Did one fan’s scream ruin Tommy Fleetwood’s hopes at Honda Classic?
As he stood over his approach on No. 18 at PGA National, things were looking decidedly bright for Tommy Fleetwood. Even though he’d yielded his 54-hole lead, the 29-year-old had just poured in an impressive curler for birdie at 17 to get within one stroke of Sungjae Im, who was sitting in the clubhouse. Then he’d split the fairway at 18, leaving just 235 yards in on the par-5 finisher.
But as Fleetwood took a rip with a fairway wood, NBC’s microphones picked up a fan screaming, “Get in the hole!” in the middle of his backswing.
Fleetwood, who typically favors a draw, had sent a high cut into the sky, chasing the far-right pin. But he started the shot way right of his target and could only watch with a grimace as his ball dropped into the lake, dooming his chances at a first PGA Tour win.
After the ball found its watery grave, Fleetwood glanced back at caddie Ian Finnis, then shot a quick glance towards the crowd. Without being able to read his mind, it was easy to imagine he was looking for whoever had yelled — though he could have just as easily just been staring into space in disbelief. Fans on social media leapt into an instant uproar, calling for the head of the offender.
As for Fleetwood? He said he never heard a thing. “Spoke to Tommy and his caddie,” tweeted Golf Digest’s Brian Wacker after the round. “Neither heard it or had any idea. On-course TV mic probably picked it up from elsewhere on the hole.”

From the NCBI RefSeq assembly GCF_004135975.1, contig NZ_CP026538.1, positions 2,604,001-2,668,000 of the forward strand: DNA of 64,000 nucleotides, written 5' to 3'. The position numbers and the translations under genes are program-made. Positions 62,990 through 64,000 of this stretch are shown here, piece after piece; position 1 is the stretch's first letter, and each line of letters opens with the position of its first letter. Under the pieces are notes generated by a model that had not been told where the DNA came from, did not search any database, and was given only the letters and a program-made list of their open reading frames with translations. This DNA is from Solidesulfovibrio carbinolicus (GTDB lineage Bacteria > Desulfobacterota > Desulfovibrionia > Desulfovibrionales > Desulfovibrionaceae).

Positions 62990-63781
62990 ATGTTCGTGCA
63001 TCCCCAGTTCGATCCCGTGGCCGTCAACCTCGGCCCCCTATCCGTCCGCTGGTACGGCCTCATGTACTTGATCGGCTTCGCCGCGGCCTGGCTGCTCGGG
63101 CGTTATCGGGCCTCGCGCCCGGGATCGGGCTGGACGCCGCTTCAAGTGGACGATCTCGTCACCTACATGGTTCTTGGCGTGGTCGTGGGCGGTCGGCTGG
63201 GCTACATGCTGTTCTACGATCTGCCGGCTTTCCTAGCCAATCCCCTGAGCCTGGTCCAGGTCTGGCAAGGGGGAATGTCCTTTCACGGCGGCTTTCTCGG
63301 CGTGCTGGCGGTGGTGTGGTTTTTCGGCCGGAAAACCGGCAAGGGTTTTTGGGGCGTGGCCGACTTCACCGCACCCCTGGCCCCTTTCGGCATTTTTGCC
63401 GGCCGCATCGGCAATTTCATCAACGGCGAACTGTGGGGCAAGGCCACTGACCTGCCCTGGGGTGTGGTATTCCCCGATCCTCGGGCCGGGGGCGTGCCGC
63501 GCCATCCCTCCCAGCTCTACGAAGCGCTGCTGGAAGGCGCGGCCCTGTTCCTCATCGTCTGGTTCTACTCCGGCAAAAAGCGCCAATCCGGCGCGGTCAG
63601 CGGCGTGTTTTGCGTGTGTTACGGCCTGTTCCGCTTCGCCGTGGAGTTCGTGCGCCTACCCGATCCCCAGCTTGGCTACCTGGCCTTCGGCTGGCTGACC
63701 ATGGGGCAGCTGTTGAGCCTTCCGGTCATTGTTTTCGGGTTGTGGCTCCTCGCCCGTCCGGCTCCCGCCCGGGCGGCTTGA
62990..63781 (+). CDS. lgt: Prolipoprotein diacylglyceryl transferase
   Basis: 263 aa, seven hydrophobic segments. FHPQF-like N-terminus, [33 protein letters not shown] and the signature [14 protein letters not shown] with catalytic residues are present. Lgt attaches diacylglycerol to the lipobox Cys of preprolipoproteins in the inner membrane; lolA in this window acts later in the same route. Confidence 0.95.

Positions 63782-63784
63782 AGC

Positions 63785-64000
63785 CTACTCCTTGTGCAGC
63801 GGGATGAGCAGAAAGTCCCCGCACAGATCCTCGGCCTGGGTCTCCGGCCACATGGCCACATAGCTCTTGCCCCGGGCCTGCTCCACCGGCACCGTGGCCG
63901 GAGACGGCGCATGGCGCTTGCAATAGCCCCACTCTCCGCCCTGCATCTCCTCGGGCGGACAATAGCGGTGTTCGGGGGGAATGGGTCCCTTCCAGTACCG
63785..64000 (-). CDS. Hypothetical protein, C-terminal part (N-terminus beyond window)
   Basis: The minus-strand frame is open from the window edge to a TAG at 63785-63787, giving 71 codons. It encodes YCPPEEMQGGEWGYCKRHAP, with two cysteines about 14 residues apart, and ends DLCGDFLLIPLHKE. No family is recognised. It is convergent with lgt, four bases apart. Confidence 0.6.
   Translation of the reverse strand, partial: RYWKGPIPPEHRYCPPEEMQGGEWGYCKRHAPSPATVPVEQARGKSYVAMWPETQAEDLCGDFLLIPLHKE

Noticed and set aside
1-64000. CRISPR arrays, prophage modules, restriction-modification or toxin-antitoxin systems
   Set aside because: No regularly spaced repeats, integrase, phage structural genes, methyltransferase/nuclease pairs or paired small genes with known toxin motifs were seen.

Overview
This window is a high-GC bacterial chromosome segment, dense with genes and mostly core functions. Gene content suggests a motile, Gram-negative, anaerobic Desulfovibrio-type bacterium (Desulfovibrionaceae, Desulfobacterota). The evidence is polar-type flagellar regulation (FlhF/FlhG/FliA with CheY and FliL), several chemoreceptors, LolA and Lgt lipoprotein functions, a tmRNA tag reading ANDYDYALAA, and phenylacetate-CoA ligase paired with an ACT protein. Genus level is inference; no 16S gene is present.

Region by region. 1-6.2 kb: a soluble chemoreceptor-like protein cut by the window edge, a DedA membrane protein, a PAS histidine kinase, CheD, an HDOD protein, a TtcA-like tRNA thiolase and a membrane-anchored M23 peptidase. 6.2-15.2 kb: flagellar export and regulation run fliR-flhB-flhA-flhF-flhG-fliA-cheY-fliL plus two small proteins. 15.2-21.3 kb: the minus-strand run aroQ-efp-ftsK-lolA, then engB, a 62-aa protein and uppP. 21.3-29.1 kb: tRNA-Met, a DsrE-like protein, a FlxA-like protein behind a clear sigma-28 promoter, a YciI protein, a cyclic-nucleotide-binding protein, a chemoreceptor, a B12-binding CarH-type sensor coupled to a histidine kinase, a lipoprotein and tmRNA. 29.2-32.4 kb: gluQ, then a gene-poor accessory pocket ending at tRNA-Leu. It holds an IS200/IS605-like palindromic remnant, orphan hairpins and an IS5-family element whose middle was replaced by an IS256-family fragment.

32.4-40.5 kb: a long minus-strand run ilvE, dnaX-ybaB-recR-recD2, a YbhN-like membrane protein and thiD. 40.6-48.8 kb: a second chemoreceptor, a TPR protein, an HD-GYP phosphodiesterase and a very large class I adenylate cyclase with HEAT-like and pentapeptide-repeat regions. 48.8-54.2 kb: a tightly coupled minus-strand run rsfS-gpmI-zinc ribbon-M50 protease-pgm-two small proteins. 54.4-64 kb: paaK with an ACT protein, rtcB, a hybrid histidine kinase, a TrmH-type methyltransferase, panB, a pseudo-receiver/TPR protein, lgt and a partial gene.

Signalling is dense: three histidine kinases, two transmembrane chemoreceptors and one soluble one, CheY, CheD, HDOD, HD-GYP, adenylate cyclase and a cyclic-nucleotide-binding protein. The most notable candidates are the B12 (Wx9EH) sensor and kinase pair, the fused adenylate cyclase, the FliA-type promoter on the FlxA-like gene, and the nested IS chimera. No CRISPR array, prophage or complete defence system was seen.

Credit to Fleetwood for not taking the easy way out (this writer would have gladly allowed someone else to take the blame for my poor shot) but his explanation doesn’t quite clear up everything. Watch the replay — if the screamer is anywhere near Fleetwood and the timing of the audio is correct, how could he not have heard it? The incident was reminiscent of Patrick Reed, who said he didn’t hear a fan scream “Cheater!” during a pivotal putt at the Sentry Tournament of Champions earlier this year.
Four possible explanations:
1. Fleetwood didn’t want to make excuses. Sure, he heard something, but didn’t want to take the easy way out.
2. Fleetwood didn’t hear the fan. He was in the zone — and fans scream stuff all the time. Fleetwood didn’t even notice.
3. The audio was out of sync on the broadcast. What’s confusing about this possibility is that the audio of the club hitting the ball is perfectly matched up, but it’s possible to imagine multiple audio inputs or that the club noise was artificially added from the production truck.
4. The audio was captured from elsewhere on the hole. Maybe the viewers at home had a distorted sense of how loud the scream was, especially from Fleetwood’s perspective, because the microphones picking it up were planted in the crowd far from the action. This could serve as a potential explanation for Reed’s situation, too.
File this under mysteries of television production. For my money, No. 3 seems like the simplest explanation, and I’ll sleep better thinking that Tommy Lad’s chances weren’t tossed into the drink thanks to an overserved resident of Palm Beach County.
Fleetwood stood by the shot selection after his round.
“I think we picked the right shot, 100 percent,” he said. “I just didn’t pull it off.”
The water ball also made Mackenzie Hughes a lot of money. Hughes was in the clubhouse at 5-under, tied with Fleetwood, and was staring down a 3rd-place finish ($483,000) if Fleetwood was able to force a playoff — or a drop to T3 if Brendan Steele birdied 18, too. But Steele’s approach found the water, Fleetwood’s did, too and Hughes was left holding the $763,000 second-place check. Nice consolation prize.
As for the heckler? He loses points for lack of creativity. “Get in the hole!” faded from fashion in the late ’90s. Disappointing lack of innovation, just for starters. But we’ll likely never know just how pivotal his decision was.
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